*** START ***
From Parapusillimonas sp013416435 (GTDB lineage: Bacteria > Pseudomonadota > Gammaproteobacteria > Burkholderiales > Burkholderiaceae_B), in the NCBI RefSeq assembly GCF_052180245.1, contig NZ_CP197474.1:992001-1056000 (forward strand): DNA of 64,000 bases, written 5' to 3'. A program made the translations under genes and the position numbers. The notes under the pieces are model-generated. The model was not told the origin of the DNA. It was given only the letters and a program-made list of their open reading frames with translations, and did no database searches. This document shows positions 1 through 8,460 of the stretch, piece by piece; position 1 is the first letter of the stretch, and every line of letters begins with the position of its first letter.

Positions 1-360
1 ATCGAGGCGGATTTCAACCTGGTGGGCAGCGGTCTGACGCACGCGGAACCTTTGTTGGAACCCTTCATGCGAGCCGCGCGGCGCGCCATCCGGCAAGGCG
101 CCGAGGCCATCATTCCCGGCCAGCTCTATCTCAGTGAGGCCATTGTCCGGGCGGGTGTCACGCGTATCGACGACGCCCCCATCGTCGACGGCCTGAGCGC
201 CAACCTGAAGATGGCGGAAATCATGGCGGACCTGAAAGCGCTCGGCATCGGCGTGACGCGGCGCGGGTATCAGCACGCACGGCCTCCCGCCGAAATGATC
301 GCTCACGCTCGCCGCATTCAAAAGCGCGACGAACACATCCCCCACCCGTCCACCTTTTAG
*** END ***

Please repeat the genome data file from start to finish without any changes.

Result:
From Parapusillimonas sp013416435 (GTDB lineage: Bacteria > Pseudomonadota > Gammaproteobacteria > Burkholderiales > Burkholderiaceae_B), in the NCBI RefSeq assembly GCF_052180245.1, contig NZ_CP197474.1:992001-1056000 (forward strand): DNA of 64,000 bases, written 5' to 3'. A program made the translations under genes and the position numbers. The notes under the pieces are model-generated. The model was not told the origin of the DNA. It was given only the letters and a program-made list of their open reading frames with translations, and did no database searches. This document shows positions 1 through 8,460 of the stretch, piece by piece; position 1 is the first letter of the stretch, and every line of letters begins with the position of its first letter.

Positions 1-360
1 ATCGAGGCGGATTTCAACCTGGTGGGCAGCGGTCTGACGCACGCGGAACCTTTGTTGGAACCCTTCATGCGAGCCGCGCGGCGCGCCATCCGGCAAGGCG
101 CCGAGGCCATCATTCCCGGCCAGCTCTATCTCAGTGAGGCCATTGTCCGGGCGGGTGTCACGCGTATCGACGACGCCCCCATCGTCGACGGCCTGAGCGC
201 CAACCTGAAGATGGCGGAAATCATGGCGGACCTGAAAGCGCTCGGCATCGGCGTGACGCGGCGCGGGTATCAGCACGCACGGCCTCCCGCCGAAATGATC
301 GCTCACGCTCGCCGCATTCAAAAGCGCGACGAACACATCCCCCACCCGTCCACCTTTTAG